But whereas Joan of Arc derived her power by refusing to eat, others would go on to organise an insurgent politics from below around the right to land, and thereby to food. The 17th-century English communist Gerrard Winstanley justified a land occupation as, “Digging up the common land, and casting in seed that we may eat our bread together in righteousness. And every one that comes to work, shall eat the fruit of their own labours, one having as much freedom in the fruit of the earth as another”.
In the 18th century, the food riot became an established part of the repertoire of popular politics in England. While Winstanley tried to socialise the production of food by appropriating land and working it, the food riot was generally about trying to exercise social control over consumption by using popular power to force millers and bakers to set fair prices and not to hoard flour or bread.
Popular rebellion has also used the production of myth as a tool to contest the power of elites. As with the idea the Roman elites had rooms in which to vomit in order to continue to be able to eat during their feasts, the claim that Marie Antoinette dismissed the crowds in revolutionary Paris with the comment that if they were hungry, they should eat cake is not actually correct. Those with an eye for detail and accuracy may be satisfied with pointing out the inaccuracies in stories like this. But we also need to try to understand why stories that illuminate the corruption of power with claims about it having such a crass relation to food are so readily believed.
When elites lose the ability to rule with popular consent and are seen as corrupt and predatory rather than beneficent, their consumption of food becomes a symbol of collective discord and anxiety rather than a source of nourishment and enjoyment. In Grahamstown, where there have been endless problems with the quality of the water, and with getting any water at all, it’s widely believed, in a clear echo of the story about Marie Antoinette, that a local politician declared “Let them drink Valpre”. And the outrage at Kenny Kunene’s crass celebration of his 40th birthday, and, in particular his performance of eating sushi off near-naked models, is a case in point. Kunene, a former English teacher, gained his fortune through Ponzi schemes, running publicity campaigns for criminals and, more recently, joined the Patriotic Alliance, a party that boasts seasoned druglord Rashid Staggie as a member. Similarly, for many it is difficult to stomach Kunene’s former friend, Julius Malema, and his claims to be a revolutionary in the mould of Thomas Sankara given his penchant for Johnnie Walker Blue Label whisky. But outrage at excess is often matched by admiration. A few days before the elections, S’bu and Shawun Mpisane threw a huge public party on the Durban beachfront for the ANC. It was reported, approvingly, that they “never compromise on food”, and neither their expensive tastes nor their proximity to the gargantuan figure of Khulubuse Zuma on one side and the dramatically skinnier Khanyi Mbau on the other seem to have done any harm to the ANC’s campaign in that city. An election premised on food parcels for the poor and public feasting for the rich was not, it seems, entirely unpalatable to the electorate.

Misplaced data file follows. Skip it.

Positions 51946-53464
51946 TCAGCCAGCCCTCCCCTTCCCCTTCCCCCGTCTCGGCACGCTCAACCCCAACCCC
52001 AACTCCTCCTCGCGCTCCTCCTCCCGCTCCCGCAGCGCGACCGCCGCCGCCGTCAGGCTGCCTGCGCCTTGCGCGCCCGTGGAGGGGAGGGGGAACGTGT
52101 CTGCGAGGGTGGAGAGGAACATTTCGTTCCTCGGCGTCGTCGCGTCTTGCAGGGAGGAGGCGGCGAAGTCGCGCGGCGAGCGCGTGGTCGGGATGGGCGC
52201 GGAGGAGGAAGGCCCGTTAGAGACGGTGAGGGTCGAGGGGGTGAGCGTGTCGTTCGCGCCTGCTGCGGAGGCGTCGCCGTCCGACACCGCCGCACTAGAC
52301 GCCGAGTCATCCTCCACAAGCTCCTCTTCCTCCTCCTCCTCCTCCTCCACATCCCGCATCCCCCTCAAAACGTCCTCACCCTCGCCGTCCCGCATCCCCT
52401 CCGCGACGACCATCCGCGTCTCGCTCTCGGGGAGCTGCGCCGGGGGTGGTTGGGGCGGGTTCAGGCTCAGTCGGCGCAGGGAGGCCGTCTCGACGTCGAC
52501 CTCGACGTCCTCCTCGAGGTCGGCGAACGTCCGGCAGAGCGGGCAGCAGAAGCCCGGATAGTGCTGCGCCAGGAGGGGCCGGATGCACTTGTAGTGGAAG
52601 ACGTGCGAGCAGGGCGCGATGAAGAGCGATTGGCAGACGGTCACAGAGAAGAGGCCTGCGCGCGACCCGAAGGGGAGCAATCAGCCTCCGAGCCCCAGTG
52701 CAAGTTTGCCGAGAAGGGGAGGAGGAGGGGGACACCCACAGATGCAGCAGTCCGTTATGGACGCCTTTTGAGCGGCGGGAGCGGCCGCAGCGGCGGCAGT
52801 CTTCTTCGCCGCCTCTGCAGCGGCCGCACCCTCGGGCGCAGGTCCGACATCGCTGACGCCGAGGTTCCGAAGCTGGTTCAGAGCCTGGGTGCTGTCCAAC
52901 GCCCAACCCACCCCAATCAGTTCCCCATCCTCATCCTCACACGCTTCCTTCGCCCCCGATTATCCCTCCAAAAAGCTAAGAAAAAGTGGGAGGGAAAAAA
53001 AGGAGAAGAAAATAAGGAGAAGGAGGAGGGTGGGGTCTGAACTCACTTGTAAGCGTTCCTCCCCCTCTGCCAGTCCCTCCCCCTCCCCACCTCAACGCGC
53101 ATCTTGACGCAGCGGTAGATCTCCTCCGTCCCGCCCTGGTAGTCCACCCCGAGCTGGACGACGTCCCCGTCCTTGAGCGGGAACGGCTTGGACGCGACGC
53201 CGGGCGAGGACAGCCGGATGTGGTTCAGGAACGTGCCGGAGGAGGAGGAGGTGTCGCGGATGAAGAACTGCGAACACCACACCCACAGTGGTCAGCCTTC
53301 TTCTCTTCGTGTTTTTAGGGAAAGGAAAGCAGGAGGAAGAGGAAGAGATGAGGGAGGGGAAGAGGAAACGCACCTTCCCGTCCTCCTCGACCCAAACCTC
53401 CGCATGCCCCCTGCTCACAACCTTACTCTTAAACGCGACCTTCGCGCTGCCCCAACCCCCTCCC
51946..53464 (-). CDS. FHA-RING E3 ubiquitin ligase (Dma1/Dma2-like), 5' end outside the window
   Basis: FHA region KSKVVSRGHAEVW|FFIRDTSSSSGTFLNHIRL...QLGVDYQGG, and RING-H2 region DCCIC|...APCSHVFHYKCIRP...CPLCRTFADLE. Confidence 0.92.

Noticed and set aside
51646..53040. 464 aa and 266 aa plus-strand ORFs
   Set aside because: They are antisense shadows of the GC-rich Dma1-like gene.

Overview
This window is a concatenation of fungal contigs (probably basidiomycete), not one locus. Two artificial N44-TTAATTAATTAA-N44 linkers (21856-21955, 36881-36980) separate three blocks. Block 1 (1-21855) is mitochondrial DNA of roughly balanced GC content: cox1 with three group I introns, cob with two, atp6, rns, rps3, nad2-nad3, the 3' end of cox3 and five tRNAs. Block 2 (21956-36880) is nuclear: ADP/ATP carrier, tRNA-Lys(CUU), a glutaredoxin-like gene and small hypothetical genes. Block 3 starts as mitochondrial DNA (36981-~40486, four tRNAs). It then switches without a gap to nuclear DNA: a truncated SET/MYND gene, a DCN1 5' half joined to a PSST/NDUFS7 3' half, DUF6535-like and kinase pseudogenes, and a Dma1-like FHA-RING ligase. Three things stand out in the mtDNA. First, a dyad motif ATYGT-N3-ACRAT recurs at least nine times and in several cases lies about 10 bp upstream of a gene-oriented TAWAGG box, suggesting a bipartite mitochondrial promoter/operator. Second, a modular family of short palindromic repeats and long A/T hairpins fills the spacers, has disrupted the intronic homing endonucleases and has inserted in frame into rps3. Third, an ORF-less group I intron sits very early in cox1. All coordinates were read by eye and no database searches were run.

But while many of those in power or seeking power in South Africa today are not afraid of excessive consumption in less than halcyon times, other political leaders, going back at least as far as Joan of Arc, have sought to perform their restraint around food as evidence of their high moral fibre. For Mohandas Gandhi, restraint in eating, following a vegetarian diet and fasting not only led to the development of a morally superior soul, but also became fundamental to the development of ethical political action. The founding father of independent United States of America, Benjamin Franklin, performed modesty in dress and food in opposition to the excesses of the European aristocracy. A lover of fruit, especially apples, Franklin imbued this humble fruit with the aura of medicinal value, coining the famous term, “An apple a day keeps the doctor away”.